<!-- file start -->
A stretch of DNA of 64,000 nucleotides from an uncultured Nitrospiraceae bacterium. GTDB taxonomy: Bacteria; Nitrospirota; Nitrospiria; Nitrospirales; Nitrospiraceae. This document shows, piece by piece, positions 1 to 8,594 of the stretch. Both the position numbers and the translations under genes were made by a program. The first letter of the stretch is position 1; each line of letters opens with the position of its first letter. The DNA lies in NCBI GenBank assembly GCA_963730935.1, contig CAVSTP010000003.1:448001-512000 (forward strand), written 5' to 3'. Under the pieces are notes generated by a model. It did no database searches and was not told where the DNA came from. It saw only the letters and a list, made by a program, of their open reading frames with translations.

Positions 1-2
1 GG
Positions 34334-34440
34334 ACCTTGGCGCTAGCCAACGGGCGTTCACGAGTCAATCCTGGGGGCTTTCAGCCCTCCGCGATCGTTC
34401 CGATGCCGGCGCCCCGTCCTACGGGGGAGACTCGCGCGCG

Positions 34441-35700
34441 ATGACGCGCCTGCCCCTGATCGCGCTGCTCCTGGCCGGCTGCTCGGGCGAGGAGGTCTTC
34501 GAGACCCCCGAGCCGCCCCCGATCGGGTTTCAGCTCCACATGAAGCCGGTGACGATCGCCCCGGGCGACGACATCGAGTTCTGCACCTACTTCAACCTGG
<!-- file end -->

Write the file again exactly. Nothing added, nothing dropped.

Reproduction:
A stretch of DNA of 64,000 nucleotides from an uncultured Nitrospiraceae bacterium. GTDB taxonomy: Bacteria; Nitrospirota; Nitrospiria; Nitrospirales; Nitrospiraceae. This document shows, piece by piece, positions 1 to 8,594 of the stretch. Both the position numbers and the translations under genes were made by a program. The first letter of the stretch is position 1; each line of letters opens with the position of its first letter. The DNA lies in NCBI GenBank assembly GCA_963730935.1, contig CAVSTP010000003.1:448001-512000 (forward strand), written 5' to 3'. Under the pieces are notes generated by a model. It did no database searches and was not told where the DNA came from. It saw only the letters and a list, made by a program, of their open reading frames with translations.

Positions 1-2
1 GG
Positions 34334-34440
34334 ACCTTGGCGCTAGCCAACGGGCGTTCACGAGTCAATCCTGGGGGCTTTCAGCCCTCCGCGATCGTTC
34401 CGATGCCGGCGCCCCGTCCTACGGGGGAGACTCGCGCGCG

Positions 34441-35700
34441 ATGACGCGCCTGCCCCTGATCGCGCTGCTCCTGGCCGGCTGCTCGGGCGAGGAGGTCTTC
34501 GAGACCCCCGAGCCGCCCCCGATCGGGTTTCAGCTCCACATGAAGCCGGTGACGATCGCCCCGGGCGACGACATCGAGTTCTGCACCTACTTCAACCTGG